Goodreads helps you keep track of books you want to read.
Start by marking “The Crying Rocks” as Want to Read:
The Crying Rocks
Enlarge cover
Rate this book
Clear rating

The Crying Rocks

3.39 of 5 stars 3.39  ·  rating details  ·  77 ratings  ·  12 reviews
The Newbery Honor winning author of Afternoon with the Elves tells the story of a girl who bravely explores--and reclaims--her past after she meets a boy who tells her she looks like one of the Narragansetts, a tall and beautiful Native-American people who once lived in New England.
Paperback, 281 pages
Published June 21st 2005 by Simon Pulse (first published 2003)
more details... edit details

Friend Reviews

To see what your friends thought of this book, please sign up.

Reader Q&A

To ask other readers questions about The Crying Rocks, please sign up.

Be the first to ask a question about The Crying Rocks

Community Reviews

(showing 1-30 of 147)
filter  |  sort: default (?)  |  rating details
Iowa Girl
May 30, 2008 Iowa Girl rated it 5 of 5 stars
Recommends it for: ages 12 & up
Themes: identity, loss, memory, forgiveness, bullying, friendship. I picked this one up as I was shelving books. I like native american storylines and the cover mentioned this in the synopsis. It is a very readable story about Joelle, adopted daughter of a married couple who seem more like loving caretakers than adoptive parents that have made their adopted child 'their child.' Joelle comes to begin a friendship with Carlos, another outsider who shares certain facts about the landscape that incl...more
Richie Partington
08 September 2003 THE CRYING ROCKS by Janet Taylor Lisle, Simon & Schuster/Atheneum, October 2003, ISBN 0-689-03014-2

" 'So tell me about these Indians who were supposedly around here,' she says, as if she's never heard of Indians before. Which is laughable. Half the names of places in Rhode Island are Native American. There are statues of Indians in the parks and plaques that tell where this treaty was signed or that attack happened. Everyone has heard of the Indians, they just don't think a...more
I had a hard time getting into the author's writing style and liking her characters. I found the omniscient voice of the narration too jarring. Joell, while understandably hurt and tries to push people away, was kind of hard to like, and I almost gave up and put the book down. However, after about half way through I kind of end up liking her and the eccentric cast of characters in her life. The end of the book pulls together nicely and you end up seeing a little growth in all the characters. Jus...more
Apr 24, 2012 Vicki rated it 3 of 5 stars
Shelves: tween
Adopted Joelle always wants to know aobut how she came to be w/her adopted parents-her mother, Aunt Mary Louise tells her something about Chicago and a train ride. Then a classmate Carols suggest she look at the local library's indian mural. Joelle feels a connection to the Narrangansett Indians who were the earliest settlers there. Carlos & Joelle hike to the crying rocks-said to be haunted by the tribe & where Carlo's brother accidently feel to his deather a few years ago. Good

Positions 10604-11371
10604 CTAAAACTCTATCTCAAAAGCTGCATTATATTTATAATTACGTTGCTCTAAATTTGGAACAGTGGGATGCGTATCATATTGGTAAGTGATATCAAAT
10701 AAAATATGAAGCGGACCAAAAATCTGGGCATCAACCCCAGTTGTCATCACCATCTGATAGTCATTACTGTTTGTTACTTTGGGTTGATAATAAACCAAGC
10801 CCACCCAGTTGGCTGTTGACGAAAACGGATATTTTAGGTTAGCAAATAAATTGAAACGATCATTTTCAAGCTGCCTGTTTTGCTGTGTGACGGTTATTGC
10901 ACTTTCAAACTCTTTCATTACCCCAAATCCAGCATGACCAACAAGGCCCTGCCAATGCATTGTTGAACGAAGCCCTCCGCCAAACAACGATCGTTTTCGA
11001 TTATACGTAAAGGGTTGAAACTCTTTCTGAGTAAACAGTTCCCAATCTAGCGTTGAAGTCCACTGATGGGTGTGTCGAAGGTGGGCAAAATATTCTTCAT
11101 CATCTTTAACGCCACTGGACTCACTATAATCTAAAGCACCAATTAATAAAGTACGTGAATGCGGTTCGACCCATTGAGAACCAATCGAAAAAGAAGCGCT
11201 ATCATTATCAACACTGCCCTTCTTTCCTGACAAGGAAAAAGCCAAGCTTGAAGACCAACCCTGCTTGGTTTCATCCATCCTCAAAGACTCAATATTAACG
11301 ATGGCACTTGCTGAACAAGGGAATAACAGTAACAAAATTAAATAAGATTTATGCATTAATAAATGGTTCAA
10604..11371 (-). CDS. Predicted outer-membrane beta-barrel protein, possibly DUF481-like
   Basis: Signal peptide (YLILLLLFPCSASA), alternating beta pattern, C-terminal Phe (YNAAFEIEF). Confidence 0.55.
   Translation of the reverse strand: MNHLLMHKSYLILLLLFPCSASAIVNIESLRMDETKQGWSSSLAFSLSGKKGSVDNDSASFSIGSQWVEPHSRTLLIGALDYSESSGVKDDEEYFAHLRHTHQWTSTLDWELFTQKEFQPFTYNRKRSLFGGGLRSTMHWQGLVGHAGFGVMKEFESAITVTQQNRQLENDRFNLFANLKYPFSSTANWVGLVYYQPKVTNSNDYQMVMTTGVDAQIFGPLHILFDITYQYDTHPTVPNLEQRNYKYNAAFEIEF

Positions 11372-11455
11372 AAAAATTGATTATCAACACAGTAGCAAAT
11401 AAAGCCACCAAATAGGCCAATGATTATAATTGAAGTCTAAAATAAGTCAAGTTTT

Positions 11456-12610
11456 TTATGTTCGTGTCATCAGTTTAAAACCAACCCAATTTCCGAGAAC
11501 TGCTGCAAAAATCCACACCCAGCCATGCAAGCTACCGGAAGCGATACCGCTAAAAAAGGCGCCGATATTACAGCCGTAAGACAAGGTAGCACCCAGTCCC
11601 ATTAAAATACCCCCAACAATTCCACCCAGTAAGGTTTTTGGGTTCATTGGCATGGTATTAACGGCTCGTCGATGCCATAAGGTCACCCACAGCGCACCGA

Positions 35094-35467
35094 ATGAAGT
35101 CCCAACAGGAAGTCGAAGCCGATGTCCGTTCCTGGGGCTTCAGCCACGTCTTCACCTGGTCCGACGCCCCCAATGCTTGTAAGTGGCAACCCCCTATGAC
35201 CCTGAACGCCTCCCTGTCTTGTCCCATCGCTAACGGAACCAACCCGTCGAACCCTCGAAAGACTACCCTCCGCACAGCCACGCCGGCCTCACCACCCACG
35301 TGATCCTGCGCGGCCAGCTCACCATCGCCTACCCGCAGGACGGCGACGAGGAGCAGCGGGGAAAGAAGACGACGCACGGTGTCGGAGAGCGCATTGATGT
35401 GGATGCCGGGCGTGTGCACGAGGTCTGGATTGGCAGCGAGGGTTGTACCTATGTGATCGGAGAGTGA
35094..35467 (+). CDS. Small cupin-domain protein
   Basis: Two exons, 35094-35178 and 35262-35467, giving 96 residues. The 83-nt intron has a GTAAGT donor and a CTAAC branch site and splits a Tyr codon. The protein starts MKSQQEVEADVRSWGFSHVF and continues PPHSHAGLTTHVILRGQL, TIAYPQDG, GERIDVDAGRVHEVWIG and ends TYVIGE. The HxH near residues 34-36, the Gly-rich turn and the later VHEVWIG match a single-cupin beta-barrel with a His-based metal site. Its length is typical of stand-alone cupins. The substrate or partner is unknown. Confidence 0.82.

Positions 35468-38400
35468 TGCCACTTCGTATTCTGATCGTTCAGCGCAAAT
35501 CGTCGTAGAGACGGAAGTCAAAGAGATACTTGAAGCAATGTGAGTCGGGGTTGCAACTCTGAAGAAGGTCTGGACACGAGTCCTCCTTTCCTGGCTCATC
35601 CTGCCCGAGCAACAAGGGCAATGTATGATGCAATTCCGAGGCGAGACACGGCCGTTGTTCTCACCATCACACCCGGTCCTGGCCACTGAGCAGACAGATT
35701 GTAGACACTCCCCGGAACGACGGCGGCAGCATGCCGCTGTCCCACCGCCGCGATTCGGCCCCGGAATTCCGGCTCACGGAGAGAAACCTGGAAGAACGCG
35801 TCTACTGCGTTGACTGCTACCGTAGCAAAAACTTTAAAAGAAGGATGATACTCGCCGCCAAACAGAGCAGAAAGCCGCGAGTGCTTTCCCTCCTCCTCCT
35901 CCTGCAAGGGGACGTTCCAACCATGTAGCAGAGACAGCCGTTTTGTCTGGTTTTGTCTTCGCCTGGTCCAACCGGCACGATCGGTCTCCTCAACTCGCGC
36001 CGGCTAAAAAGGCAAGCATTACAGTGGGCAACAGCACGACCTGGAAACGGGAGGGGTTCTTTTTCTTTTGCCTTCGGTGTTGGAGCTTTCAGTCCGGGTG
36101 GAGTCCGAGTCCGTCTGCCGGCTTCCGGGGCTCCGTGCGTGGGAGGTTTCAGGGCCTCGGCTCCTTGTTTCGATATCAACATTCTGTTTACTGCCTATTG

Joelle doesn't remember what happened to her before she turned 5 and was adopted by the lady she calls Aunt Mary Louise. She knows she looks different from the other kids at school, but not in any way she can identify until the weird kid at school tells her she looks like a girl in a painting of Narragansett Indians and Pilgrims at the library. This leads to all sorts of things including long forgotten memories and a whole new, and much richer, world.
Neill Smith
Joelle is adopted and lives with her foster mother and father. She learns the myth of her life – found abandoned at a railroad station and adopted by Vernon and Aunt Mary Louise. But the mysterious vagrant Queenie and her study of the Narragansett Indians begin to open windows in her memory and as part of her life vanishes, Joelle begins to recover her true story.
Adopted girl's search for self. She learns she is half Narragansett Indian and seeks to get in touch with that aspect of her background. RI setting was good but the geography seemed a little mixed up at times. Good overall atmosphere: brooding and mystical. Disliked the occasional use of present tense. Not quite up to my expectations but OK.
The title is strange but it was really good. It took me awhile to comprhend it but it was good. The ending took me by suprise completely.
A wonderfully poignant book set in Rhode Island. Though written. for young adults I could not put it down
4.5 stars. I read this book about 3 yrs ago and finally found it on goodreads
My school made me read this book, too. It was only ok.
Nov 17, 2012 PWRL marked it as to-read  ·  review of another edition
Shelves: 2012-new
Holly marked it as to-read
Oct 22, 2014
Peanutrose marked it as to-read
Oct 03, 2014
Chris added it
Sep 02, 2014
Shelby Hansmann
Shelby Hansmann marked it as to-read
Aug 20, 2014
Eunicea marked it as to-read
Aug 15, 2014
Robyn marked it as to-read
Jul 25, 2014
Richa added it
Jul 18, 2014
Catherine is currently reading it
Jun 23, 2014
AmeliaJ marked it as to-read
Jun 04, 2014
Natalie Priester
Natalie Priester marked it as to-read
May 30, 2014
Maggie marked it as to-read
Mar 27, 2014
« previous 1 3 4 5 next »
There are no discussion topics on this book yet. Be the first to start one »
Black Duck Afternoon of the Elves The Art of Keeping Cool Highway Cats The Lost Flower Children

Share This Book